Winter 2020 Catalog Auction Ending Feb 22
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This lot is closed for bidding. Bidding ended on 2/23/2020

During the Yankees “Murderer’s Row” era, when Babe Ruth or Lou Gehrig hit a home run, the chances are they also scored Earle Combs. From 1924 through the early 1930s, The “Kentucky Colonel” was the Yankees valued leadoff hitter and centerfielder. On any other ballclub Combs would have been the star, but with dynamic home run heroes like Ruth and Gehrig in the lineup, the centerfielder’s batting exploits were often overshadowed. For instance, Combs hit a majestic .356 with 231 hits and 131 runs scored on the legendary 1927 Yankees team, but Ruth and Gehrig owned the sports pages that summer. However, manager Miller Huggins made sure to give Combs his due, telling a sportswriter, “If you had nine Combs' on your ball club, you could go to bed every night and sleep like a baby.” He led the league in triples three times and averaged .325 with over 200 hits every season he played ball.

Regarded as a gentleman in an era when most ballplayers were a rough and tough bunch, Combs was admired by both his peer and the baseball writers that wrote about them. Fred Lieb, the dean of 1920s baseball writers had this to say about the Yankees leadoff hitter: "If a vote were taken of the sportswriters as to who their favorite ballplayer on the Yankees would be, Combs would have been their choice." His career came to an abrupt end when he crashed into the outfield wall in St. Louis’ Sportsman’s Park, fracturing his skull, breaking his shoulder and tearing his knee. Combs spent two months in the hospital and came back to play one last season in 1935. Afterwards he became a coach for the Yankees and taught a young kid from California named Joe DiMaggio how to be a big-league centerfielder. Combs was elected to the Hall of Fame in 1970, where he humbly told reporters, “I thought the Hall of Fame was for superstars, not just average players like me.” However, a career average of .325 and 9 World Championships (3 as a player and 6 as a coach) is anything but average. This incredible, museum-worthy bat was used by the Kentucky Colonel during the finest seasons of his Hall of Fame career. After careful examination of the bat’s center brand and the absence of the “Powerized” stamping used on later bats, PSA/DNA has dated this bat to the 1928 to 1931 period. Combs’ ordering records in the Hillerich & Bradsby company archives show that this bat’s weight of 40.4 ounces and 34.75 length falls into the acceptable range to match bats ordered by the Yankees’ great during this period.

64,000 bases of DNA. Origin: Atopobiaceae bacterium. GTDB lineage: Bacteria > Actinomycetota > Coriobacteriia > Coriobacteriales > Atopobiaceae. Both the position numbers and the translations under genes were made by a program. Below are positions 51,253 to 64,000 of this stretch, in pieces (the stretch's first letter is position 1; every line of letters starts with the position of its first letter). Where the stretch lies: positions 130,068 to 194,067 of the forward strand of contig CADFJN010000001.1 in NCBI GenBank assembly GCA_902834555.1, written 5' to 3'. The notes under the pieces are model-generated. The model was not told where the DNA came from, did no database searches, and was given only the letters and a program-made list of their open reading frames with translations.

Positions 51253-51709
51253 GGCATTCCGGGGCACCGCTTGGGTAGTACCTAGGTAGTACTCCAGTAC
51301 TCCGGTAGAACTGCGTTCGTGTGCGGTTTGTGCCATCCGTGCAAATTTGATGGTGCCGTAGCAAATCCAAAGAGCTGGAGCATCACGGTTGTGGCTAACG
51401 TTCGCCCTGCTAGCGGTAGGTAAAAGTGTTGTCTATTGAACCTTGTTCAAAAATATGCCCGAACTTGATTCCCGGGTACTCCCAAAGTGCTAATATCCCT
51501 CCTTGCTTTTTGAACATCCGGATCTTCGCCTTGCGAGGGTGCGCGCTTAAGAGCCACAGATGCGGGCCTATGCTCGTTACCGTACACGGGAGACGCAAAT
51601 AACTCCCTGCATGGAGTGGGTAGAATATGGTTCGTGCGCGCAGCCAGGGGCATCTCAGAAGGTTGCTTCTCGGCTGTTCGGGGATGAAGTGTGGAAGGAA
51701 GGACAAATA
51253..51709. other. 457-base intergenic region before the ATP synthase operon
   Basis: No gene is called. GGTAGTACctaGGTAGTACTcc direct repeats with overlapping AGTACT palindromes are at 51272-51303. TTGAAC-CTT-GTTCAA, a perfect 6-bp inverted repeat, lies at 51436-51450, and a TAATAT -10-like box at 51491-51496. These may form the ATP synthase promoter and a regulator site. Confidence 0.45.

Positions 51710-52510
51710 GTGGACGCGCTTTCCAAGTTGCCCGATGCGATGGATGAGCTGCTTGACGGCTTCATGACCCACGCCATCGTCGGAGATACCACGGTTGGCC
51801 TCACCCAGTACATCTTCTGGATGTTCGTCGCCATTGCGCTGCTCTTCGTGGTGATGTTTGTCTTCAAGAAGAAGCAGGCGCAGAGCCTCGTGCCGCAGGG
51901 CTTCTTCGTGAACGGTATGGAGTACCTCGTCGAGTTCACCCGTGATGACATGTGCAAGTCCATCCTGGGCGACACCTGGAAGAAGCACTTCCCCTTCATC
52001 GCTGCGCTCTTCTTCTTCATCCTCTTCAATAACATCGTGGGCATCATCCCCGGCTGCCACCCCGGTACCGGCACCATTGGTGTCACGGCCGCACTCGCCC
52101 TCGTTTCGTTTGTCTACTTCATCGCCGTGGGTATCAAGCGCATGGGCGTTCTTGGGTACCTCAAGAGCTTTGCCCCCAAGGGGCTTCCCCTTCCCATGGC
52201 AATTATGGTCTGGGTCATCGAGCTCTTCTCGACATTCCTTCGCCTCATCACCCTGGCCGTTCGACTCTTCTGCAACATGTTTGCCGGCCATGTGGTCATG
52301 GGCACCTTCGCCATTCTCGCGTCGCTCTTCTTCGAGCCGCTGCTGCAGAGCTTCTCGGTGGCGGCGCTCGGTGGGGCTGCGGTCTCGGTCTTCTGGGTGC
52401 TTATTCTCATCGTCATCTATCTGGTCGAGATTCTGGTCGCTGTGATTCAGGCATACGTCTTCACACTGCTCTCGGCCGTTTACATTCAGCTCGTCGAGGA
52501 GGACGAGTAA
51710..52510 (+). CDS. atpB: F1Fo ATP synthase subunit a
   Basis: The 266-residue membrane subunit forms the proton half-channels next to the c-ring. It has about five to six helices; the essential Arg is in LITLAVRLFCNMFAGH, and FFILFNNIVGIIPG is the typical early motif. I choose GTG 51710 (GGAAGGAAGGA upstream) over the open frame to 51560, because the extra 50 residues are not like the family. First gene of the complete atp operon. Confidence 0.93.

This is one of two known Earle Combs game used bats. Neither the Yankees nor the National Baseball Hall of Fame in Cooperstown have an Earle Combs game used bat in their respective collections. The bat is un-cracked and displays outstanding game use. Many ball marks are found on the right, left and back barrel and cleat imprints are clustered on the left barrel. Two small knob chips have been professionally repaired and the initials “C.A.C.” that were carved post-Combs’ usage into the barrel have been restored. The ash has taken on a deep, golden brown hue over the years, making this a very attractive piece. Although Combs was one of the Yankees more popular players and had a lengthy and high-profile career, very few of his game used bats have survived. PSA/DNA, one of the most knowledgeable bat graders and experts in the hobby, have identified just two Earle Combs gamers, one in the Louisville Slugger archive and this one offered here. An historical game used bat from the Yankees greatest leadoff hitter, used during his best seasons. This bat comes with a LOA from PSA/DNA (1B18184) for the game use.

Current Bidding
Minimum Bid: $1,500.00
Final prices include buyers premium.: $15,990.00
Number Bids: 18
Auction closed on Sunday, February 23, 2020.
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